The new Arnold & Son TE8 Métiers d’Art I is limited to just a handful of pieces. Reading the Arnold & Son website, you’d really think the brand was English, the way they talk about traditional English watchmaking and movement decoration. Are they British? Not really. John Arnold, the legendary English watchmaker was, of course, from England. The Arnold & Son of today is a testament to his work and legacy, though it is entirely Swiss.
There are very few actual watchmakers left in England producing timepieces (like Roger Smith), even though it is coming back (a bit). Most watches of this ilk are produced in Switzerland, and Arnold & Son is, unsurprisingly, one of them. In fact, Arnold & Son is a sort of extension of the La Joux-Perret movement manufacturer. Given that internal expertise and capability, Arnold & Son is able to produce such a wealth of interesting and complicated in-house movements. So why they focus so much on the English thing is strange to me. It is not enough to be inspired but a great English watchmaker but be resolutely Swiss?
While this question may seem inane to some, I think they are going to become more and more relevant, as Arnold & Son has been on a wonderful roll over the last few years, producing consistently cool timepieces at both the ultra-high-end range as well as the “normal” high-end range. This is due to a combination of their talented lead designer, as well as their industrial flexibility when it comes to making new cases, components, or entire movements. That they are willing to experiment with so many ideas, so often, is a true testament to their (Swiss) work.
Among their tourbillon-based models, is the TE8 (Tourbillon Escapement 8, which refers to the 80 hours of power reserve) and it comes in a few versions. This TE8 Métiers d’Art I version is perhaps the most visually arresting as it contains a unique machine engraved design for much of the dial that was created exclusively for this piece. It takes up more than half of the overall face, and is really stunning to look at.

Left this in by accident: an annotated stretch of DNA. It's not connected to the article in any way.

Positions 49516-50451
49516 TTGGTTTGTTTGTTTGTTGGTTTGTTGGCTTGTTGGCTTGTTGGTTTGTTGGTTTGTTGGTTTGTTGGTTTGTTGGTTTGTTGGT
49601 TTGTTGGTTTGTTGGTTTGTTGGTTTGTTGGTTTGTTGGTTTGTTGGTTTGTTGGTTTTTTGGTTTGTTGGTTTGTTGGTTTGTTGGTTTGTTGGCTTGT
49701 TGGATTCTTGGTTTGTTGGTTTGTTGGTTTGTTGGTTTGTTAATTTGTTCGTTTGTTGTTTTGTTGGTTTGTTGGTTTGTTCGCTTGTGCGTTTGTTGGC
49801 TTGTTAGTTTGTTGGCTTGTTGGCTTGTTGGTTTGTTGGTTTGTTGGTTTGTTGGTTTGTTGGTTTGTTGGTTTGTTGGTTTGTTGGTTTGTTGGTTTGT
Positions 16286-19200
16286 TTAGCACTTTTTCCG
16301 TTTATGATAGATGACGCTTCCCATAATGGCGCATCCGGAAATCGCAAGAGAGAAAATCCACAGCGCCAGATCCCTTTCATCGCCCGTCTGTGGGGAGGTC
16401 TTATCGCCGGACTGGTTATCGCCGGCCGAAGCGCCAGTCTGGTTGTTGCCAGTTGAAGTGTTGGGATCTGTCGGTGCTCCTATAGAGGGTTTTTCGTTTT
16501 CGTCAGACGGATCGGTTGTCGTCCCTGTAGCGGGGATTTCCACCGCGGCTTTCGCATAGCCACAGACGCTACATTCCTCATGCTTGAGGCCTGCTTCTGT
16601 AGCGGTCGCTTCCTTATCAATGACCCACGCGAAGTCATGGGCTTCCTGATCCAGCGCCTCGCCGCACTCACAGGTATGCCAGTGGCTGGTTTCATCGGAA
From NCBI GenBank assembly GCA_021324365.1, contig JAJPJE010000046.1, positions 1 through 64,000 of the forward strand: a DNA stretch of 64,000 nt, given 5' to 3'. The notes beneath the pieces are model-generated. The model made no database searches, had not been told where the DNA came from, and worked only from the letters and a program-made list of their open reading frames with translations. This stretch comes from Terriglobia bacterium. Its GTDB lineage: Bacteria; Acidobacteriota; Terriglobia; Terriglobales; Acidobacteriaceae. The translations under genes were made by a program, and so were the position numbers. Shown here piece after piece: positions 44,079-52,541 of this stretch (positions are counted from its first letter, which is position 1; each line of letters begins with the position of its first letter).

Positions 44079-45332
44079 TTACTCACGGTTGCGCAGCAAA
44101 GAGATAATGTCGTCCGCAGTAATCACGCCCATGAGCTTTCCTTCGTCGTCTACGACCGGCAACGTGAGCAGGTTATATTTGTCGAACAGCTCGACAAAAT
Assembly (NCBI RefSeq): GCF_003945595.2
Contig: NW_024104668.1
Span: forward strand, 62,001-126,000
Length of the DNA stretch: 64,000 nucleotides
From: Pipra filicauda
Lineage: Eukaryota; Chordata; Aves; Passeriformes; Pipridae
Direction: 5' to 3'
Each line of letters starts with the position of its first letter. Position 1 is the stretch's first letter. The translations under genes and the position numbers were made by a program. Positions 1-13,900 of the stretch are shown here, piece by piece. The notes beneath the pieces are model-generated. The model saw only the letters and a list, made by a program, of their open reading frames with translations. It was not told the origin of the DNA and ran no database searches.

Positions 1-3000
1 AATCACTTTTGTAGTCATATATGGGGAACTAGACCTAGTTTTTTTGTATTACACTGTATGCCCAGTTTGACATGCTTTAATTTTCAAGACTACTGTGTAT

The movement inside of the TE8 watch is the Arnold & Son caliber A&S8000. It is manually wound with 80 hours of power reserve and operates as a frequency of 21,600 bph (3Hz). The movement contains a traditional-styled tourbillon and the time. The mainspring barrel is partially skeletonized and viewable under 12 o’clock on the dial. Being able to see how tightly wound the spring is acts as a sort of power reserve indicator. The overall presentation of the A&S8000 movement is very good.
A lot of the movement decoration is done by hand, and he overall finishing of the movement is in a dark tone so this is not unfinished German Silver. Some of the movement is rhodium plated while other elements are in a NAC gray plated finish. I happen to like deeper colored movements that are decorated. It helps keep them masculine in appearance, but also classically high-end.
On he wrist the Arnold & Son TE8 Métiers d’Art I sits 44mm wide in 18k rose gold. Arnold & Son wasn’t going for a small watch, so this certainly isn’t one. One of the things I like about Arnold & Son is that they aren’t afraid to produce very traditionally-themed watches in sizes a lot more watch lovers wish to wear today.
Arnold & Son will produce just eight pieces of the limited edition TE8 Métiers d’Art I watch, but again this just one of a few TE8 collection watches (though I happen to feel that it is the most attractive). Overall the TE8 mixes the legibility and boldness of a high-end watch someone might wear on a regular basis, with an old-world decorative charm that I think the brand just keeps getting better and replicating.
Price is $131,900. arnoldandson.com